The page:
Poetry - Issue 01 | November 2008

Four Poems by Sue Standing


Journey (Aigues-Mortes)

Outside history, outside the word hoard,
we met near the wild dunes and the cyclops
of the lighthouse, among mounds of salt
evaporated from the flat pans of the étangs.

Centuries ago, at the tower of Constance,
such salt was poured over the bodies
piled on bodies, to preserve them,
heretic, until they could be buried.

Everywhere we went, we left a residue.
For years, we walked the ley lines
of neolithic menhirs, Viking passage tombs,
Roman walls that cut the width of England.

Now, at the center of this perfect grid
of ramparts, I plaster over the past
with borrowed tools, efface the room
in which we ate and slept and loved.

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About the author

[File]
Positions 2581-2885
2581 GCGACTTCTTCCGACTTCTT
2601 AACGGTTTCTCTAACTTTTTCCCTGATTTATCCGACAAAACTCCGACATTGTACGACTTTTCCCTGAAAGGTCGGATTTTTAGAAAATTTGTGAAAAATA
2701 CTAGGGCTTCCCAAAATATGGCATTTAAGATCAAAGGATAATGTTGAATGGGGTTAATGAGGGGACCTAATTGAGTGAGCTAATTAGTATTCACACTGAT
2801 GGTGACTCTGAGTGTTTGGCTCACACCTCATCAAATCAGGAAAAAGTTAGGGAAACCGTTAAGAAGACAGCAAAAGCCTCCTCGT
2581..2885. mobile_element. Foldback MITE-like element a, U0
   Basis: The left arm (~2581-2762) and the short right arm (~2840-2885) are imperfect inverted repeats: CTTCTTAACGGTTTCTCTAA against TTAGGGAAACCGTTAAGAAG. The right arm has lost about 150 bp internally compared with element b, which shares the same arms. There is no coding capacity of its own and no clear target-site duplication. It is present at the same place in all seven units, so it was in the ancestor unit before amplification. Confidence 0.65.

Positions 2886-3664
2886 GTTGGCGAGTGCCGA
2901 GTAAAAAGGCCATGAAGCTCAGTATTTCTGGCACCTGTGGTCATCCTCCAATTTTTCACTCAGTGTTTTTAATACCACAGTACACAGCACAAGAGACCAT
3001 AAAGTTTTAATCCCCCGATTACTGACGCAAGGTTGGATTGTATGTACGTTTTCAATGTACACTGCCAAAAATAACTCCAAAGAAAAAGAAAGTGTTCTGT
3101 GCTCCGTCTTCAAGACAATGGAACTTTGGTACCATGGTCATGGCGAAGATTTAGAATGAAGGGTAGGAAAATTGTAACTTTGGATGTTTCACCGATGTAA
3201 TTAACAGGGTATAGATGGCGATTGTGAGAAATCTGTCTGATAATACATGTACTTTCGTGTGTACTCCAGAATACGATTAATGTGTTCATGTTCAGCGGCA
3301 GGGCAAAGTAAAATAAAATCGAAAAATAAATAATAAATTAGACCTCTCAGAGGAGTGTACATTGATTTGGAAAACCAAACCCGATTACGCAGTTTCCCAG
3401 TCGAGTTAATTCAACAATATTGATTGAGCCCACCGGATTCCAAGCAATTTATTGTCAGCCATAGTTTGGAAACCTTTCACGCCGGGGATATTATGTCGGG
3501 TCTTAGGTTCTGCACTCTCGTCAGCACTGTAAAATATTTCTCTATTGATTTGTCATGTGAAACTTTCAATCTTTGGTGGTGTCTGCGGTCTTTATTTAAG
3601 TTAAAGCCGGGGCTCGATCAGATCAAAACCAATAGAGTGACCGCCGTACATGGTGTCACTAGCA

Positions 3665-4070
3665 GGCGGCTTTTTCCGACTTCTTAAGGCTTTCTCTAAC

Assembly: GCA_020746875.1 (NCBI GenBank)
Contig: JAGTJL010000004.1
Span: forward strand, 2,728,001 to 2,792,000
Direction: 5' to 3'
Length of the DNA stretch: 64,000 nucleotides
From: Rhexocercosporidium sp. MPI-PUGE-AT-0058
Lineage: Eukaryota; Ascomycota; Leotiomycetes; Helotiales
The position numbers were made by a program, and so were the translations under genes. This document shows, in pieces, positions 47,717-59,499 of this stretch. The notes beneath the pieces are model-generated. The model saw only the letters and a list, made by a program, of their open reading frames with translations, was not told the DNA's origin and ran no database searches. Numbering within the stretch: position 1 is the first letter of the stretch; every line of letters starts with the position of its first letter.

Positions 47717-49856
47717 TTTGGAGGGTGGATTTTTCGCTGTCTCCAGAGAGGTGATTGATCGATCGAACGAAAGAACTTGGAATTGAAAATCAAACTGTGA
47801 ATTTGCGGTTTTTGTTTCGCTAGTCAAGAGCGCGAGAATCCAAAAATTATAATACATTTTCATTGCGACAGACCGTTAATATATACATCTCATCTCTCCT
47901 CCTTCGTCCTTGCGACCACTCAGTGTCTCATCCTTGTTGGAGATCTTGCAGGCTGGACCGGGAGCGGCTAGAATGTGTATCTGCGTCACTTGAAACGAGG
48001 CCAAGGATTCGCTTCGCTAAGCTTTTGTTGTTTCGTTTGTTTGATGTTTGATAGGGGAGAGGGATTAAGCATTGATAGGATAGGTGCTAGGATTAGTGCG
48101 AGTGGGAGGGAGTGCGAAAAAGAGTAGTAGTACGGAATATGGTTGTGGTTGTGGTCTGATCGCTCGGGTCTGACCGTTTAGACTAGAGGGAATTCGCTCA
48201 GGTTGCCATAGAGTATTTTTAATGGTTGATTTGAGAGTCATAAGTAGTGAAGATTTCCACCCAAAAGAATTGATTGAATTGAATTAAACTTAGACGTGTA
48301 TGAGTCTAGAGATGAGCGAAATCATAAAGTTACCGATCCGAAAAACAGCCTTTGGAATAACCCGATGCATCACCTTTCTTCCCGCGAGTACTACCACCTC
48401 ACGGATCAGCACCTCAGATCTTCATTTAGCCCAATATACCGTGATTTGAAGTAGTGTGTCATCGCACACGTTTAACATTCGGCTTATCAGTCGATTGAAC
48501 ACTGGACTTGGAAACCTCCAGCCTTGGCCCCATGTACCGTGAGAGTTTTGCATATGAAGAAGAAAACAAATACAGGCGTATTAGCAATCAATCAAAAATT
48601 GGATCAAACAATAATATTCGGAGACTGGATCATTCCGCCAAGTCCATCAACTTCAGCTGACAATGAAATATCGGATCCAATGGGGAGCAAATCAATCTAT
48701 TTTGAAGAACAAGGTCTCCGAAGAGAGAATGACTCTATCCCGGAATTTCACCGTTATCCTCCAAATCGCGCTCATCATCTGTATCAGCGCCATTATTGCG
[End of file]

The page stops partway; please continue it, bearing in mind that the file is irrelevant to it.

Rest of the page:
Sue Standing, featured poet in Issue 1, permanently resides in Cambridge, Massachusetts, but travels as much as she can. She has been awarded a Pushcart Prize for her short story, “Fast Sunday,” grants from the National Endowment for the Arts and the Bunting Institute, and is currently on a Fulbright Research Scholarship at the University of Toulouse in France. Her poems have appeared in numerous journals and literary magazines, including Agni, The American Poetry Review, American Scholar, The Atlantic Monthly, Denver Quarterly, The Iowa Review, The Nation, Ploughshares, and Southwest Review.  Her poems appear in several anthologies, including Conversation Pieces: Poems that Talk to Other Poems,  Deep Travel: Contemporary American Poets Abroad, and The Poetry of Solitude: A Tribute to Edward Hopper. She teaches creative writing and African literature at Wheaton College, in Norton, Massachusetts. Her most recent collection of poems is False Horizon (Four Way Books, 2003).

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